To All the Boys That Loved Chuba Before

February 25, 2021

Yesterday I spent too much time researching Chuba Hubbard. His offensive line, Oklahoma State trends in pass-catching backs, and more. The idea was to put a thread on Twitter of strengths, weaknesses, and what went wrong in 2020 versus 2019. After compiling all of the notes and numbers, it became clear that they weren’t going to fit on a Twitter thread.

Just to be clear, I am not arguing where you rank him. Ranking players is personally a struggle for me, so if you put out rookie rankings just know you’re already better than me and I am so proud of you. This is simply to highlight his biggest strength, weakness, and what went wrong in 2020.

https://oklahoman.com/article/5666858/osu-football-chuba-hubbard-spencer-sanders-on-preseason-award-watch-lists

Strength

The obvious answer here is speed. You all don’t need me to tell you that Hubbard is fast. Like fast. I don’t think Chuba will be that classic “bell-cow back” in the NFL, but he doesn’t need to be either. If you think he lacks vision, you’re telling on yourself. He is liable to burst through a hole and take off for a home run every single time he’s on the field.

Weakness

Hubbard’s biggest issue is with pass blocking…and I don’t think it’s particularly close. He has a tendency to get thrown around and his recovery isn’t stellar. I’m hopeful this is something he can work on at the next level. That he’ll put on some big boy weight and hone in his skill as it is critical in the eyes of the NFL.

Again you all don’t need me to tell you what things he is good at and what things he needs help with. These are the things that stand out to me. I do want to dive a little into the “pass-catching back” conversation, so let’s.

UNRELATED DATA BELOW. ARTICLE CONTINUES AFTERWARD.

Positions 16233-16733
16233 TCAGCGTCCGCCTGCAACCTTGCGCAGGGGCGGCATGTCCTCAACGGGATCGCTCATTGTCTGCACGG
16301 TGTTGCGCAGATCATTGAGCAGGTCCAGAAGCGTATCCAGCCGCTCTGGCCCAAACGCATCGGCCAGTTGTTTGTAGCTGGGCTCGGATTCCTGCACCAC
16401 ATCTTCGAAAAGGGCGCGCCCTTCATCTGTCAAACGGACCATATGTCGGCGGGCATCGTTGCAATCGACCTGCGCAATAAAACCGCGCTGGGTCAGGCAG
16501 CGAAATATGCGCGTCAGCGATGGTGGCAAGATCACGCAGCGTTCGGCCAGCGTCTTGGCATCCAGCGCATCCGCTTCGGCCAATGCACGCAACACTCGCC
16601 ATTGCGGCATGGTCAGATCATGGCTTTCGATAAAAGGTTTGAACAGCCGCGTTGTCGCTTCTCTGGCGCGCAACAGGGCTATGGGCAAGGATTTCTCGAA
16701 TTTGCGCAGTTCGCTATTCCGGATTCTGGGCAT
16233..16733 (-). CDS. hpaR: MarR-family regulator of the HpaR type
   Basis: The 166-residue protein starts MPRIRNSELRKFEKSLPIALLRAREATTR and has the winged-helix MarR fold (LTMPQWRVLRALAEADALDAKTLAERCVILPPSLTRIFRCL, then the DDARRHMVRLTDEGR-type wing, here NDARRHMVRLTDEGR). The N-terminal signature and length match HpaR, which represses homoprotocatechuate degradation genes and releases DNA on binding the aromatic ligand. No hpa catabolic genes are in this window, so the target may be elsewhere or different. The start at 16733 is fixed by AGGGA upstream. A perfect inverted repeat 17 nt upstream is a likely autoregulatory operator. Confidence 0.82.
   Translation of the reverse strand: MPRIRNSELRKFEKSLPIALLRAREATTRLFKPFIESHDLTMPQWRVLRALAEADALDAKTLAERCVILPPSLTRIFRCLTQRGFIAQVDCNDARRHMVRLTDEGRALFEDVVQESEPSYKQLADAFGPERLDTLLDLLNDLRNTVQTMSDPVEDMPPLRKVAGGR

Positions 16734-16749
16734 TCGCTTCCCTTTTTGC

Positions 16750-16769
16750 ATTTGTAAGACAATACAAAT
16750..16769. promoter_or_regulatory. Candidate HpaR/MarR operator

Pass-Catching Back

A lot of argument points against Chuba come at the expense of his pass-catching. Or lack thereof. Can you knock a player for a skill set that you don’t have enough evidence for? I’d like to think we don’t, but I know this community loves to write their takes in stone. For reference, and to include at least a couple numbers in this for all you number people let’s have a look:

From 2017-2019 Jonathan Taylor played 41 games and had 43 receptions; from 2018-2020 Chuba Hubbard played in 33 games and had 50 receptions. Less games, more receptions to everyone’s favorite running back.

For an Oklahoma State Comparison from 2015-2016 Chris Carson played 21 games with 30 receptions and from 2016-2018 Justice Hill played 36 games with 49 receptions.

Mike Gundy has never been keen to lean on pass-catching backs. It’s not his play style. From 2011-2014 Desmond Roland played 35 games, he had a total of 11 receptions in that time. Rennie Child from 2013-2016 played in 43 games, and only saw 18 receptions. Oklahoma State is affectionately called WRU (Wide Receiver U) by fans for a reason.

What Went Wrong: 2020

From bonafide top three running back to barely sneaking into top 10s.

https://www.profootballnetwork.com/chuba-hubbard-nfl-draft-player-profile-oklahoma-state-running-back/

Firstly, off field issues: a global pandemic hit, meaning Chuba was not permitted to return to Canada for the birth of his first nephew. Then, his head coach was photographed wearing propaganda, which Chuba stood up to for himself and his teammates. And that’s just the half of it.

Now let’s look at what was different on the field. After the 2019 season redshirt senior three year starting center Johnny Wilson and redshirt senior four year starting left guard Marcus Keyes ran out of eligibility. The two of them combined for 74 starts in orange and black. The remaining offensive lineman totaled 62 starts collectively. Bryce Bray had 10 of those starts and was dismissed for violating team rules. Fifth year senior Dylan Gollaway accounted for another 14 of those starts – he retired from football before the season started. The most experienced offensiver lineman was transfer Josh Sills who came to Oklahoma State from West Virginia University before the 2020 season. Week one against Tulsa, two of the starting offensiver lineman, Cole Birminham and Hunter Anthony, sustained multiple week long injuries.

Long story short: Oklahoma State’s offensive line was a band-aid of inexperience and youth. Josh Sills had to play on every part of that line. There was zero consistency.

What I’m Trying to Say Is…

If you loved Chuba in 2019, and you’re now fading Chuba after seven games in an unprecedented year – I will eat up all that value.

https://apnews.com/article/f67c075853934f3cbe9e5df63de419d2